“I’ll ask you your Social Security, your date of birth, [so] an hour later I can empty your bank account,” John McAfee, who founded the cybersecurity company of the same name but is no longer associated with it, complained on Fox News. The Obamacare websites, he said, have “no safeguards,” and the main site's architecture is "outrageous."
Federal officials say they have made website security a “top priority,” said Marilyn Tavenner, administrator for the Centers for Medicare & Medicaid Service, which operates the system, during a congressional hearing in July. “We will use appropriate policies, procedures, standards, and implementation specifications to ensure the privacy and security of consumer data in accordance with applicable law.”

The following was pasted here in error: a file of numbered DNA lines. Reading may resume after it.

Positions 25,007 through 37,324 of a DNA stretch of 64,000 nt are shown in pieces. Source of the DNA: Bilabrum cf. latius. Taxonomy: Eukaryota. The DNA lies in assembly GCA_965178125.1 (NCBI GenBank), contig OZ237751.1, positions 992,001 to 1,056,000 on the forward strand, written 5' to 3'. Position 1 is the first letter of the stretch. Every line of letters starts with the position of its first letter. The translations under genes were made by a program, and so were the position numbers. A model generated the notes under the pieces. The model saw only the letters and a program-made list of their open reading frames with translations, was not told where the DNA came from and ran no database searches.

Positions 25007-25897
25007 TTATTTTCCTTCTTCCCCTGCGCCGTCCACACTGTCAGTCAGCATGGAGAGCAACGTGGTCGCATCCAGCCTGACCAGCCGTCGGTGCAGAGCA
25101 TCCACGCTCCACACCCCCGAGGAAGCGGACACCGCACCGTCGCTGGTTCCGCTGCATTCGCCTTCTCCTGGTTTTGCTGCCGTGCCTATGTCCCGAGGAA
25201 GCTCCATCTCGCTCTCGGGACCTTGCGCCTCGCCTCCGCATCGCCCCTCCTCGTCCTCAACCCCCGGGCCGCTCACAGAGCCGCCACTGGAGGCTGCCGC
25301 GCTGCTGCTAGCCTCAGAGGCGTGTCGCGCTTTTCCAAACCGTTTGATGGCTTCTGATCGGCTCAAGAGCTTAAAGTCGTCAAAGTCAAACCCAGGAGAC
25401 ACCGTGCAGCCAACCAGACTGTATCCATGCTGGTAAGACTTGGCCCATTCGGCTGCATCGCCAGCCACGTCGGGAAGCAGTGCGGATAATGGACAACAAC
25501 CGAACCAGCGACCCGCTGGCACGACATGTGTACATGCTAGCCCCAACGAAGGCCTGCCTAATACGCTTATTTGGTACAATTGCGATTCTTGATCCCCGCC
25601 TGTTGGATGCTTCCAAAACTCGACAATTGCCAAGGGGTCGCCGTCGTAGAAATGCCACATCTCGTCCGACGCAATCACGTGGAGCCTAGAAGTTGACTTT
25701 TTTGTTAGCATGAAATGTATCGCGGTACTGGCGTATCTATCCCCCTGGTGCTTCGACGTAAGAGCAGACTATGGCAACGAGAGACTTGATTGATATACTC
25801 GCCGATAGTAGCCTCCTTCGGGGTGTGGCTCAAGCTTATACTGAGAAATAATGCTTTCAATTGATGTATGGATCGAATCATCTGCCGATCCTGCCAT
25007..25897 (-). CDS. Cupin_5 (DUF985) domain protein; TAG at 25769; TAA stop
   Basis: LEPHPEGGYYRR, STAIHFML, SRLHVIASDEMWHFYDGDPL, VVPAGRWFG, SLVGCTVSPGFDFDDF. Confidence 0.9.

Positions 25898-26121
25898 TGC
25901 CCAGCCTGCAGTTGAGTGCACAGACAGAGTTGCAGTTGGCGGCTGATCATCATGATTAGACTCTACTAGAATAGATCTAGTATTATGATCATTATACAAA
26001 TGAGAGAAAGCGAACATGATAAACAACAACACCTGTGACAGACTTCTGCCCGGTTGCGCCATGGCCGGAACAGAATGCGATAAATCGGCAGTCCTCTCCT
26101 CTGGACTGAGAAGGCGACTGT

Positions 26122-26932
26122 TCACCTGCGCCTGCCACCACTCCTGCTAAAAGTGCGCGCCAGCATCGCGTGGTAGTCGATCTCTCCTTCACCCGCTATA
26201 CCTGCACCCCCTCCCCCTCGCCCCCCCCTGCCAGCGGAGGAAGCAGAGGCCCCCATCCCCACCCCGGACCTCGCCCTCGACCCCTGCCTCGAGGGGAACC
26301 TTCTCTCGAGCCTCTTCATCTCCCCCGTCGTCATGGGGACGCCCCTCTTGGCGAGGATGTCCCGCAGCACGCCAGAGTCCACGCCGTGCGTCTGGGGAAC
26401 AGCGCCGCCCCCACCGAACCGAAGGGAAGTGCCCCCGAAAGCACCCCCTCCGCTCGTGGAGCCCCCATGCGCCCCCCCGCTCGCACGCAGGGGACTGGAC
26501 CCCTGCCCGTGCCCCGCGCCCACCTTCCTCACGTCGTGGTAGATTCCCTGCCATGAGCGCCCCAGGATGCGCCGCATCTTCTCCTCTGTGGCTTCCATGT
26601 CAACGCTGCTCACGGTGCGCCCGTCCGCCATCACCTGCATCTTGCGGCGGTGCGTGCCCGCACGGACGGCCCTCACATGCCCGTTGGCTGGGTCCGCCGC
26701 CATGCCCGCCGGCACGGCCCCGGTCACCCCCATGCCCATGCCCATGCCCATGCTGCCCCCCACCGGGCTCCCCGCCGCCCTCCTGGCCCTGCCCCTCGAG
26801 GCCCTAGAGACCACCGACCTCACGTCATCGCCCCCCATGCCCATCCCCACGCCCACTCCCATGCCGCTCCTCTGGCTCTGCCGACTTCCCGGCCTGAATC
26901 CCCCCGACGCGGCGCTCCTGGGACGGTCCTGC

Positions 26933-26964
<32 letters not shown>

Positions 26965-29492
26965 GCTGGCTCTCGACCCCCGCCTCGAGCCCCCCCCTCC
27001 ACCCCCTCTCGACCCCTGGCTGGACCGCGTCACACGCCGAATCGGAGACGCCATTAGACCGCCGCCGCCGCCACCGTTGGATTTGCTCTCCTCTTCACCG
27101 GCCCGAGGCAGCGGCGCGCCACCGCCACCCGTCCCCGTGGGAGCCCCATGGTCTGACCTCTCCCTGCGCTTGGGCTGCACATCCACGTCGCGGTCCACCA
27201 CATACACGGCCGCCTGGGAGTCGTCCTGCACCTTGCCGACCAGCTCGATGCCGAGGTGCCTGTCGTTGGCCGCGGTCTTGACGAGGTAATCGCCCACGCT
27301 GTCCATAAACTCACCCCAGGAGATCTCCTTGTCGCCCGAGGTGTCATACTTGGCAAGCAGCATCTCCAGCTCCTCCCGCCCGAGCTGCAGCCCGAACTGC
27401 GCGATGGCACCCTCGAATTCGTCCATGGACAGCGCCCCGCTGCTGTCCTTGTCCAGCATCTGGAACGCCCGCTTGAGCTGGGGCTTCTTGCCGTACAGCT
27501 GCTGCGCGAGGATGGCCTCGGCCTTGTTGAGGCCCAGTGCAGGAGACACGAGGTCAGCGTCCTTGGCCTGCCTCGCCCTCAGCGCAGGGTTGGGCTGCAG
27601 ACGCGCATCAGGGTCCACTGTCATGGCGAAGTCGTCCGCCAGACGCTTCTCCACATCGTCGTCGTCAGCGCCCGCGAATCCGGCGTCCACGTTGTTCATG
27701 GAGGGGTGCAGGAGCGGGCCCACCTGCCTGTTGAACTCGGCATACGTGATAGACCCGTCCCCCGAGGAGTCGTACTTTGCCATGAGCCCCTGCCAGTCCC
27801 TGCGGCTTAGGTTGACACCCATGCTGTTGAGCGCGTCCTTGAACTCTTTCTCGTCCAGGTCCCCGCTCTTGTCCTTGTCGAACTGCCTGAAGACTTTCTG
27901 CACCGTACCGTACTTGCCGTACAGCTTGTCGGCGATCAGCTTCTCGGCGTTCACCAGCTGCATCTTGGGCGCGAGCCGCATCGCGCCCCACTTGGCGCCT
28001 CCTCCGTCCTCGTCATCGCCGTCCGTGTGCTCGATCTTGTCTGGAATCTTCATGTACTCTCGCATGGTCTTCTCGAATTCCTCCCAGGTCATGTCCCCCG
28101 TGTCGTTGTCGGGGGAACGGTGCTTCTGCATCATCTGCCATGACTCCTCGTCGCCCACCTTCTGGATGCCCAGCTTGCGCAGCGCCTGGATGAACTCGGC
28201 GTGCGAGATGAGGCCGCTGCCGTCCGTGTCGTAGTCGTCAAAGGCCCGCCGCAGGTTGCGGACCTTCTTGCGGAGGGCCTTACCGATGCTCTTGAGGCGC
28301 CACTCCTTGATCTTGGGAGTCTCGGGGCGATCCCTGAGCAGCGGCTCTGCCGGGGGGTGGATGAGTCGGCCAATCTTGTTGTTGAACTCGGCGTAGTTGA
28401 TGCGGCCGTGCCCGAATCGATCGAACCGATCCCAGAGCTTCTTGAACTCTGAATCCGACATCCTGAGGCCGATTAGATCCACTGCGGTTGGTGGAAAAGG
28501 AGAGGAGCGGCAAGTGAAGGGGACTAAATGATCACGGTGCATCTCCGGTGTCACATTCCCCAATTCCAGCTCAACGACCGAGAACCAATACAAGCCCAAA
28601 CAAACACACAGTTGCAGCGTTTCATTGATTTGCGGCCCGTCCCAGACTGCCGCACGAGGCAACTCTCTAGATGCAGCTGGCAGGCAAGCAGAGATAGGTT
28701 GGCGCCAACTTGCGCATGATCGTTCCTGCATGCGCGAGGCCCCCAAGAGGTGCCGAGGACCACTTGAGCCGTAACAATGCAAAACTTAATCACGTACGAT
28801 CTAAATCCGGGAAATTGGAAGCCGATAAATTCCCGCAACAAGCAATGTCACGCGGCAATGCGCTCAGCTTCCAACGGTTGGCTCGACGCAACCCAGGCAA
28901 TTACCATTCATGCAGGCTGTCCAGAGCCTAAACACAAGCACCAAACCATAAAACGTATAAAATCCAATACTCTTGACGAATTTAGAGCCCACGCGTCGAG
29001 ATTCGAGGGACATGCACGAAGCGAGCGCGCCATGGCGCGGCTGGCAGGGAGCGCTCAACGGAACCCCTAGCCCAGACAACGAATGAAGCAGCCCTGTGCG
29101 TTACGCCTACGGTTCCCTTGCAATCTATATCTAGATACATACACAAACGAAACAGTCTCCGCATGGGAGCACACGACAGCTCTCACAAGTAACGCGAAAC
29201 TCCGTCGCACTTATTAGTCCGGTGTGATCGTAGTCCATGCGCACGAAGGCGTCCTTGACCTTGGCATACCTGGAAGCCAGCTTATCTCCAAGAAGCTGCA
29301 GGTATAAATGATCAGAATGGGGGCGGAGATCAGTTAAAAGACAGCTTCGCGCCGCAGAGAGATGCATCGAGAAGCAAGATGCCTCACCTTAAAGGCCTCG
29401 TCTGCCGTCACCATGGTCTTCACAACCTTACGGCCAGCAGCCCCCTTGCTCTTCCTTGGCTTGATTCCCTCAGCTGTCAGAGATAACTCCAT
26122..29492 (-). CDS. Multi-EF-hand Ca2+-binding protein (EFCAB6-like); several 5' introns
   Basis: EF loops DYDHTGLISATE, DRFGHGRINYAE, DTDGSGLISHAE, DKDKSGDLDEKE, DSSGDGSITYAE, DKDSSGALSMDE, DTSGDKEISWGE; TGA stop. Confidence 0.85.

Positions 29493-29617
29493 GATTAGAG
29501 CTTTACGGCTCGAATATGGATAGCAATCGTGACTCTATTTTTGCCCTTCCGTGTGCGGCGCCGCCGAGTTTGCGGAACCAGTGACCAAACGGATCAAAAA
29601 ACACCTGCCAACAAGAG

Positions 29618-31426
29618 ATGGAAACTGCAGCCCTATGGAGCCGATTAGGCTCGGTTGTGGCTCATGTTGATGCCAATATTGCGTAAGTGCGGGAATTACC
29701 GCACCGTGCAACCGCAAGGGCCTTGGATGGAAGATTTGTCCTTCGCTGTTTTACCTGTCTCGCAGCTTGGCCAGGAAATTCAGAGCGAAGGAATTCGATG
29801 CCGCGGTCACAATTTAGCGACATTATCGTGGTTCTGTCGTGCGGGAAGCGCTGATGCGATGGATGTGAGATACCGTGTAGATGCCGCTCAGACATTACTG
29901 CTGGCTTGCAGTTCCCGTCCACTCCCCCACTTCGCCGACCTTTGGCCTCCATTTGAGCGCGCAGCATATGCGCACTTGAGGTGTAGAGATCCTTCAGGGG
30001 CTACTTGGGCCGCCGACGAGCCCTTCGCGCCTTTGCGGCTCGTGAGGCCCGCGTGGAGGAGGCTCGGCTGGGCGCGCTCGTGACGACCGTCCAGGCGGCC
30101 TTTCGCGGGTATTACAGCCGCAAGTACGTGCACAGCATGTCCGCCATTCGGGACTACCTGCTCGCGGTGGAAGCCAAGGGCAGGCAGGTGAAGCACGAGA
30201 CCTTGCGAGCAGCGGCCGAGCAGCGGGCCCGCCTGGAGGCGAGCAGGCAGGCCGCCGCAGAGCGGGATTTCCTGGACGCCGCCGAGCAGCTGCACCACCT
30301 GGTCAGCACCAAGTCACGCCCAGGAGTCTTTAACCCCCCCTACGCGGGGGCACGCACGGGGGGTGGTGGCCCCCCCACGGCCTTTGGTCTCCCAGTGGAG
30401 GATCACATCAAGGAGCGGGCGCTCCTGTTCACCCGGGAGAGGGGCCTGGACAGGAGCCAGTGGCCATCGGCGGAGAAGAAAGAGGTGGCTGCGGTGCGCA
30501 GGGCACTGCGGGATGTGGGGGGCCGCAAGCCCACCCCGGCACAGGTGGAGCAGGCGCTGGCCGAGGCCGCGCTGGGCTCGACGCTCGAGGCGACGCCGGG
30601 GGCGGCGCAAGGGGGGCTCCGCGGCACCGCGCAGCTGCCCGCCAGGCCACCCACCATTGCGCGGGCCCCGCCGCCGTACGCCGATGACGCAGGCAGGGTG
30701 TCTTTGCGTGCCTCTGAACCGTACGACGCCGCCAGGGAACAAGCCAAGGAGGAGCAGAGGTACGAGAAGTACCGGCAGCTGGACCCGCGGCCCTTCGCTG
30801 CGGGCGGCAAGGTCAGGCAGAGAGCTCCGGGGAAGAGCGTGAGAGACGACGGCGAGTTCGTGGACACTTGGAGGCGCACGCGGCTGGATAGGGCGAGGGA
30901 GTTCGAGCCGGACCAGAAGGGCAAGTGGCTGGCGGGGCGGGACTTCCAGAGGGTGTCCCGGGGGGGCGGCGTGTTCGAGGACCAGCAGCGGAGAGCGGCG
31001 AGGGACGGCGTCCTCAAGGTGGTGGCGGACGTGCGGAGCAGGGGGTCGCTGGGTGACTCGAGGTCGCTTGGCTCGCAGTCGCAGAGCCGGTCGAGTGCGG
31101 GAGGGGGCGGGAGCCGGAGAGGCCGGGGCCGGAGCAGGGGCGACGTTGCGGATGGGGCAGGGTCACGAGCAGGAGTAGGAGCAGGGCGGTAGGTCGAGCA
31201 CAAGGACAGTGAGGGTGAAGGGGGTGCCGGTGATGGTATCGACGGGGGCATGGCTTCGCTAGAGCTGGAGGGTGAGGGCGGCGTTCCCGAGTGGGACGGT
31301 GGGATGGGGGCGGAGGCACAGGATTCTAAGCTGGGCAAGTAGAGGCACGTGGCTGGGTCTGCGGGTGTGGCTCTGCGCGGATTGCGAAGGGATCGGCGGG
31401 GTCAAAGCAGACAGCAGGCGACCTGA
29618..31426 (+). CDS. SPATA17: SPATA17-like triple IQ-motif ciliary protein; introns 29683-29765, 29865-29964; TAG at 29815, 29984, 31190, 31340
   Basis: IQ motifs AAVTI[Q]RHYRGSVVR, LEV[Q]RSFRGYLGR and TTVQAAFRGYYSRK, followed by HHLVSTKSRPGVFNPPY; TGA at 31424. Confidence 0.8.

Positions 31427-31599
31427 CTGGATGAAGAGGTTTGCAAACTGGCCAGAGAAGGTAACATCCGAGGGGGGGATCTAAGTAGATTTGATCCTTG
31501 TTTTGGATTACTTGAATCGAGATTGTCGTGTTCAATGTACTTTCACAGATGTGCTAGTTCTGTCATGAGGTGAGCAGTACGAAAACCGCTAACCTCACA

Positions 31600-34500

For example, the site is supposed to adhere to cybersecurity standards for the federal government set by the National Institute of Standards and Technologies.
But just because all the standards are met does not mean all the holes are plugged. Some cybersecurity experts have echoed Mr. McAfee's comments. Here are some of the red flags they raise.
Request forgery. One potential flaw with the Obamacare website would grant automated “all-Access Request For Other Sites” – which basically allows another site to make a certain kinds of request to healthcare.gov that could lead to “cross-site request forgery” and potentially fooling the government site into releasing restricted information, writes Nidhi Shah, who works on research and development for HP's Web Security Research Group, on a company blog. That red flag appeared on some of the site's pages, but she admits it could not be confirmed at the time on the site’s most secure areas because of high traffic volume.